Coping with Superior Vena Cava Syndrome in Childhood Cancer
Superior vena cava syndrome (SVCS) occurs when a person’s superior vena cava is partially blocked or compressed. The superior vena cava is a major vein in a person’s body. It carries blood from the head, neck, upper chest, and arms to the heart. Cancer is usually the main cause of SVCS.
More than 90% of cases of superior vena cava obstruction (SVCO) are caused by cancer – most commonly bronchogenic carcinoma, typically a tumour outside the vessel compressing the vessel wall – but it can, sometimes, have a benign cause.
SVCS is rare in children. However, SVCS in children can be life threatening. If your child has signs of SVCS, it is important to contact their health care team immediately.
A child’s trachea is smaller and softer than an adult’s trachea; this means that it can swell or become constricted quickly, causing breathing problems.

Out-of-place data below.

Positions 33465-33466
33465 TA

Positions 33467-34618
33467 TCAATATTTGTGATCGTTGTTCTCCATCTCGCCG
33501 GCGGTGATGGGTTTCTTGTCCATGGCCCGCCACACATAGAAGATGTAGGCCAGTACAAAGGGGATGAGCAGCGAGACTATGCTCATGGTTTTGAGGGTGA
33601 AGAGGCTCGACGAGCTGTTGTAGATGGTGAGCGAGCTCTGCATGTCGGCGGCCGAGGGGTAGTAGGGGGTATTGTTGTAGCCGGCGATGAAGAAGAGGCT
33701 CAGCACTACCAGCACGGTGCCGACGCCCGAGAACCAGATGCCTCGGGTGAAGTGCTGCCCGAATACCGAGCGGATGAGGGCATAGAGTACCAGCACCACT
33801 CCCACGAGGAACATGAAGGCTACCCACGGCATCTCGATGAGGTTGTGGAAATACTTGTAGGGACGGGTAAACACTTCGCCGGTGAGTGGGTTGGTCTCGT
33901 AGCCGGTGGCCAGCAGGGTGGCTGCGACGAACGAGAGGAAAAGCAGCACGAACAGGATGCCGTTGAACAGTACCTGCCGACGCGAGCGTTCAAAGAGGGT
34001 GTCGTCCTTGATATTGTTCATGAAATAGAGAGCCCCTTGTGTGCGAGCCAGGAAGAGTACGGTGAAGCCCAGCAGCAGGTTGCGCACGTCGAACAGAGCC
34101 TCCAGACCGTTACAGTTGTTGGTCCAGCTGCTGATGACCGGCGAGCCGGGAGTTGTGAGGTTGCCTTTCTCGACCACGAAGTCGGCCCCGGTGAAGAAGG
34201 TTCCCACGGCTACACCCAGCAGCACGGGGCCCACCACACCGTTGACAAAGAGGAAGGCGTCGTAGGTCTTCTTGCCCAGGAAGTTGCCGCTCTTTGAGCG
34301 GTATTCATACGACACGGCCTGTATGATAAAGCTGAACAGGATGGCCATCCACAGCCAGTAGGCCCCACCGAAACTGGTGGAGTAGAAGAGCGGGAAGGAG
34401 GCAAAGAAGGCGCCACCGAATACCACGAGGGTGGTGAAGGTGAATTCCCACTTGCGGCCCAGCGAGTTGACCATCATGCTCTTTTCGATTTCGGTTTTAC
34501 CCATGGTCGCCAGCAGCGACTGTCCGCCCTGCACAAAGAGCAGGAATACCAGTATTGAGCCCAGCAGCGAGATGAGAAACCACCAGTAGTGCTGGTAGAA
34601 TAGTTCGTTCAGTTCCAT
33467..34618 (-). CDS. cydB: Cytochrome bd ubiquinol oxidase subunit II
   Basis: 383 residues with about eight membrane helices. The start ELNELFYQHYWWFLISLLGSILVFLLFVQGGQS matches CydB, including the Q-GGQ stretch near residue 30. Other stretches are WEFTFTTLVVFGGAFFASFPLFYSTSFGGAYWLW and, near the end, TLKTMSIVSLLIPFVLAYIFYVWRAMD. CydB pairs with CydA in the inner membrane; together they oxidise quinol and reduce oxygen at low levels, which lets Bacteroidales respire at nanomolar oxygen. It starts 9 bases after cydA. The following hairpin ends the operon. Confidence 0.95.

SVCS may develop quickly, completely blocking the airway. When this occurs, a person may need a ventilator to help with breathing until the blockage is treated. More commonly, if the blockage develops slowly, other veins may enlarge to carry extra blood. In these situations, the symptoms may be milder.
Sometimes, people with SVCS may not need treatment until SVCS is diagnosed. Or, they may not need treatment right away. This depends on whether the symptoms are mild, the trachea is not blocked, and blood is flowing well through other veins in the chest. At other times the CVS can be dealt with in various ways.
Read more about the Effects, Signs and Symptoms, Causes, Diagnosis and Treatment and more regarding SVCS on our static page, Superior Vena Cava Syndrome in Childhood Cancer